Firms doing business with European companies are now only just over a month away from the implementation of the new General Data Protection Regulation (GDPR). We discussed everything marketers need to know about the GDPR at length in an earlier post — while the legislation itself is hundreds of pages, it amounts to eight key principles and rights for internet users, which will apply to marketers all around the world.
As we discussed, too many firms don’t realise what steps they will have to implement in order to comply with the GDPR, and many aren’t even aware that stiff penalties can be imposed in cases of non-compliance. One of the most important aspects of the new legislation revolves around the issue of consent and opting-in.
Within the new GDPR regulation, B2B marketers have two options when it comes to managing customer data:
- requested consent
- legitimate interest
As far as compliance with the GDPR, requested consent is the most obvious and clearest cut method, but it is not always the best one to use. Both options have benefits and drawbacks for B2B marketers, so let's take a closer look at these options and see when and why you would use one or the other in a specific B2B marketing situation.
Article Four of the GDPR defines ‘consent’ as:
‘consent’ of the data subject means any freely given, specific, informed and unambiguous indication of the data subject’s wishes by which he or she, by a statement or by a clear affirmative action, signifies agreement to the processing of personal data relating to him or her.
What anyone should notice is how clear the GDPR’s language is in this case: consent must be freely given, specific, informed, unambiguous and affirmative. Later in the law’s text, it stipulates that “a clear affirmative action” rules out pre-selected boxes, inactivity, and other previously acceptable ways of making consent the default option.
In other words, the GDPR raises the bar for what constitutes consent. Users must make a conscious effort to opt-in, and this constitutes one of the major changes that the GDPR will impose on B2B marketers. In short, post-GDPR B2B marketing consent will need a lot more effort to remain above-board.
With B2C marketing, the EU makes matters even more complicated by mandating compliance with the Privacy and Electronic Communications Regulation (PECR). However, the good news is that the PECR does not apply to some categories of businesses, so GDPR B2B marketing consent compliance will be slightly easier.
The benefits of a clear a clear request for consent is pretty simple: compliance with the GDPR. Offering an affirmative choice ensures that your firm is on the right side of the law.
The reason that so many firms force customers to opt-out of emails is that customers usually go with the default options. Most customers don’t enjoy reading extra material or fine-print at the end of their transactions, so firms sneak in an opt-out button. Unfortunately, affirmative consent regulations will rule out this practice, which means that opt-ins will likely drop considerably.
What to do
If you want to ensure GDPR compliance by requesting consent, work around the constraints. Simplify the opt-in page, so that your customers only have the one option, for instance, rather than a slew of check-boxes. Make your opt-in page more visually appealing. Provide a concise summary of benefits they will enjoy by opting-in. With some smart design and copy, you can keep you opt-in offer enticing.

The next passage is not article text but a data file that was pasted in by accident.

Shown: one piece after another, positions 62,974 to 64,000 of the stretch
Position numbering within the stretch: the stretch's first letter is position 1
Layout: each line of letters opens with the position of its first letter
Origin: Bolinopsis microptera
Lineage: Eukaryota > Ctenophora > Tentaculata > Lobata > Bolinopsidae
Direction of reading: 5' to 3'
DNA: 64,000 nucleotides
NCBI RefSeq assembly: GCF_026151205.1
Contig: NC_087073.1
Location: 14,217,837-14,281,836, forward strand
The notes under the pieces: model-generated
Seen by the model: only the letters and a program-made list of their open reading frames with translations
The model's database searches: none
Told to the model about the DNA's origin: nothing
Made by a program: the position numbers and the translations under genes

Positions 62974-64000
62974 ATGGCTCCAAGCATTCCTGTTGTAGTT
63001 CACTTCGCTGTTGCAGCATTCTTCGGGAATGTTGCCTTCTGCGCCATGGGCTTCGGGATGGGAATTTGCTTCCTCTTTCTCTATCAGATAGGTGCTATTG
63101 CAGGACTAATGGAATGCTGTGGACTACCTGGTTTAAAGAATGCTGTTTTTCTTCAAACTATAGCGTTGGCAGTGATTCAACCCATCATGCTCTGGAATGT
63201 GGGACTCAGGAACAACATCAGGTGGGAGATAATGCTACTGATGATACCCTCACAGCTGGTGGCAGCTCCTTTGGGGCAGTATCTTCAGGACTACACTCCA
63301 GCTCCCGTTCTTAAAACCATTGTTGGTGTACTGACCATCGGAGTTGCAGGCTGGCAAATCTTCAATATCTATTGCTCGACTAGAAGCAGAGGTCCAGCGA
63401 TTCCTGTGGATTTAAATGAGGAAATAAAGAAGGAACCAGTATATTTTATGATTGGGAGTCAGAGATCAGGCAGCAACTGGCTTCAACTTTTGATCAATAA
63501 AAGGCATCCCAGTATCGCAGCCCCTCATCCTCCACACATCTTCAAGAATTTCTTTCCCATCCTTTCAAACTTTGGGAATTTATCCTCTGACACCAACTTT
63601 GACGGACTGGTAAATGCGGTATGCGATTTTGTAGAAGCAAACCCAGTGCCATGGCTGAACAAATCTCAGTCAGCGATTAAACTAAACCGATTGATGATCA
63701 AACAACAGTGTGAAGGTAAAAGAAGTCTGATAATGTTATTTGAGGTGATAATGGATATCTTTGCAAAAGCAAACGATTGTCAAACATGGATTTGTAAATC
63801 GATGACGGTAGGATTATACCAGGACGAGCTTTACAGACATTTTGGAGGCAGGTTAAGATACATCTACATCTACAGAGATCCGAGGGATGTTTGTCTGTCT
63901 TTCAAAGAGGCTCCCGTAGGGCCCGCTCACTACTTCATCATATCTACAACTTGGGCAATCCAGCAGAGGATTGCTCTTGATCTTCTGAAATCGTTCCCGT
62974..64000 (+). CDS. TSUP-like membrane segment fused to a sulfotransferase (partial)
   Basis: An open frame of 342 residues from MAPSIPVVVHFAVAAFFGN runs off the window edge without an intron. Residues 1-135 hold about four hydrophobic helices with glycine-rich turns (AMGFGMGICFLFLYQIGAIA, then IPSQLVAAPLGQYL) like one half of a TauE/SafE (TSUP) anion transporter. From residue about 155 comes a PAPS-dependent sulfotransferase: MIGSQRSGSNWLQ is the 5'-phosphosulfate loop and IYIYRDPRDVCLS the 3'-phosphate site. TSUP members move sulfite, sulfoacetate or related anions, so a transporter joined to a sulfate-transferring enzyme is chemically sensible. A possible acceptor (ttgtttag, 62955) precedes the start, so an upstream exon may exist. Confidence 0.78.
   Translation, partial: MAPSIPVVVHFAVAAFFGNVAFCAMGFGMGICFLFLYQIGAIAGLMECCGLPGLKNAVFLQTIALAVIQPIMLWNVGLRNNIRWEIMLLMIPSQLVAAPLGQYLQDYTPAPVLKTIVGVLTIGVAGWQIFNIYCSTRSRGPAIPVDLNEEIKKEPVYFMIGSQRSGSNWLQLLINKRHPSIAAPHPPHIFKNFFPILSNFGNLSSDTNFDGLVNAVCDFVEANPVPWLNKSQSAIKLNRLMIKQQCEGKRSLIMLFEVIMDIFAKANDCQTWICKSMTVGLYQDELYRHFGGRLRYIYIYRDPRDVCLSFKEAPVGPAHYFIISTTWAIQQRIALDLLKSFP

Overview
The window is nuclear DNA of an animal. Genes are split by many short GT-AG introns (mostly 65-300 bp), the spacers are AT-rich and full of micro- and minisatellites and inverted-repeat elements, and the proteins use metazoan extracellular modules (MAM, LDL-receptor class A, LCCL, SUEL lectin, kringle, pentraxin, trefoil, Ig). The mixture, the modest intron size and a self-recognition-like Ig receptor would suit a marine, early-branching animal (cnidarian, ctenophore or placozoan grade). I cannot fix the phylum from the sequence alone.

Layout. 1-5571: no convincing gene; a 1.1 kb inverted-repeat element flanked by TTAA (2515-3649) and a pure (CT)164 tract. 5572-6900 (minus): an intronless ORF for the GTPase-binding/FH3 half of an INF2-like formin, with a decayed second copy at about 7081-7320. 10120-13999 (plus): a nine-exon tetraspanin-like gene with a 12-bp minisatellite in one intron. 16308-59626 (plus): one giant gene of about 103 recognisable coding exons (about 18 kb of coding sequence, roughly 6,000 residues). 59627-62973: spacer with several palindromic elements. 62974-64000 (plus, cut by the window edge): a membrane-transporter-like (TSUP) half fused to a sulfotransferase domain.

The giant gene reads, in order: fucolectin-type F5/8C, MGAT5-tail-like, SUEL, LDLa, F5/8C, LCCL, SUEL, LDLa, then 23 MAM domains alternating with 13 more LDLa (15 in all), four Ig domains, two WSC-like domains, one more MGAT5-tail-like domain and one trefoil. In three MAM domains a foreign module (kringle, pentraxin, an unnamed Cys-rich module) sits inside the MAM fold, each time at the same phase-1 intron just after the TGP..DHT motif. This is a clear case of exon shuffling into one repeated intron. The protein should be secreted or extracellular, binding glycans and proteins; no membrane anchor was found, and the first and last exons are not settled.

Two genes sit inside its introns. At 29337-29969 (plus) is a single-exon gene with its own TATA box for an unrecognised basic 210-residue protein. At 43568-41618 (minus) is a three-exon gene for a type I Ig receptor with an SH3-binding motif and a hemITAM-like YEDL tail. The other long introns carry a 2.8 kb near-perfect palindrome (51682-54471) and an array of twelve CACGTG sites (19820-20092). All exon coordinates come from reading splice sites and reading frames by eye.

The legitimate interest dispensation differs from requested consent in some key ways. Of greatest interest to B2B firms may be this: as mentioned, the PECR applies less to B2B firms than it does to B2C, and since this is the case, B2B firms have greater leeway to invoke legitimate interest when doing business online. Legitimate interest may be the most expansive of the 6 legal options under which a B2B firm can choose to do business online.
The short version is that ‘legitimate interest’ refers to the fact the GDPR allows firms to send materials if it is in the customer’s legitimate interest in order to complete an existing transaction. So emails purchased in bulk would obviously violate the GDPR. However, if you do business with a certification of GDPR compliance, you will know that such measures are out of the question. Commonly understood to fall within the remit of legitimate interest are things like sending marketing materials to existing customers, continuing an existing dialogue, and adding information to an existing transaction.
Legitimate interest is a more broadly defined category for B2B businesses, so you will have greater leeway in avoiding the pitfalls of requested consent.
While the legitimate interest dispensation is broad, there are limits. ‘Legitimate interest’, at this stage, is still a bit murky. Also, in addition to being legitimate, the communication must be necessary, and the definition of necessary is itself still a grey area. Third, businesses (even B2B ones) must attempt to strike a balance between the interests of the send and the rights of the recipient. This means that there is a good deal of ambiguity.
What to do
Experiment with honing your legitimate interest in the weeks before the May 25th 2018 date when the GDPR goes into effect.
As always, contact us if you’re interested in fine-tuning your GDPR B2B marketing consent practices. Your business could depend on it.